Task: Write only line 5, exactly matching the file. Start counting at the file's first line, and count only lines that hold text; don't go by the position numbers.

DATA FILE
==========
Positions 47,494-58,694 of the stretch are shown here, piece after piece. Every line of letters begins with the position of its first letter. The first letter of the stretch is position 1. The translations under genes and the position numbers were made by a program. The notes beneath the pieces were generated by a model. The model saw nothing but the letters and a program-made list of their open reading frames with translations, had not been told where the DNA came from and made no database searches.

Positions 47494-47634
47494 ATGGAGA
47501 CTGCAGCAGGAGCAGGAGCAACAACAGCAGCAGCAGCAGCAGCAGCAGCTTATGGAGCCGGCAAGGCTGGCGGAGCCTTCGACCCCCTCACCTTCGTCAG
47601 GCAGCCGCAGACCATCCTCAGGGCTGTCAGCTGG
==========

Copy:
47601 GCAGCCGCAGACCATCCTCAGGGCTGTCAGCTGG